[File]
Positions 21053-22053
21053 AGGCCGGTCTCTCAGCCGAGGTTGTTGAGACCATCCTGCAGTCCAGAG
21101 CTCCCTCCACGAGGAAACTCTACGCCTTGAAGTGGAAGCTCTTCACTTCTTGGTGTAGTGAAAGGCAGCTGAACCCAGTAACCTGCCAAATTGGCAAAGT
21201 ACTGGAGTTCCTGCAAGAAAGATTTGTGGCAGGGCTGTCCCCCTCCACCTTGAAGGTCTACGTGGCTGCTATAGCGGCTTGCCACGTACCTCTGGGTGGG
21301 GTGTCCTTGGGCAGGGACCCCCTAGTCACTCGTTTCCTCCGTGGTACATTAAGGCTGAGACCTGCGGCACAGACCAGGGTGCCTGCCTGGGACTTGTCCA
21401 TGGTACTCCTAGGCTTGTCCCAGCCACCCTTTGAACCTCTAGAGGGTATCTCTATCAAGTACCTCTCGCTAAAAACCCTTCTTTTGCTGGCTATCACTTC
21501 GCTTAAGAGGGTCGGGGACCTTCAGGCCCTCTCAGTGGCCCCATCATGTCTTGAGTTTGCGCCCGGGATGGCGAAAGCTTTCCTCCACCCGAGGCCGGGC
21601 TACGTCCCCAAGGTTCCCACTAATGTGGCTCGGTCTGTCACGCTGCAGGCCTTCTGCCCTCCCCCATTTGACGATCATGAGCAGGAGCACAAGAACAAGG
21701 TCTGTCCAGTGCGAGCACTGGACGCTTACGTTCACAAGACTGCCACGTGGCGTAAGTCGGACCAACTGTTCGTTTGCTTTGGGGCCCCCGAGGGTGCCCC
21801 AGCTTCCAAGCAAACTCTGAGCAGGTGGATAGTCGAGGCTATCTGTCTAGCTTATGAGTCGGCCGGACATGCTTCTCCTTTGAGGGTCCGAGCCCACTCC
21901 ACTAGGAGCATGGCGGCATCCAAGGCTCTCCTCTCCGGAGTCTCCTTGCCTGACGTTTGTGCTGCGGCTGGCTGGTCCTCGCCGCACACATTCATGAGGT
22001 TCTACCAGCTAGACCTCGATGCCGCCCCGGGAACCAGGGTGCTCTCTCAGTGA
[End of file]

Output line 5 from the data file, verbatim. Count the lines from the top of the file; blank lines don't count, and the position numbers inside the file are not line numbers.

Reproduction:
21301 GTGTCCTTGGGCAGGGACCCCCTAGTCACTCGTTTCCTCCGTGGTACATTAAGGCTGAGACCTGCGGCACAGACCAGGGTGCCTGCCTGGGACTTGTCCA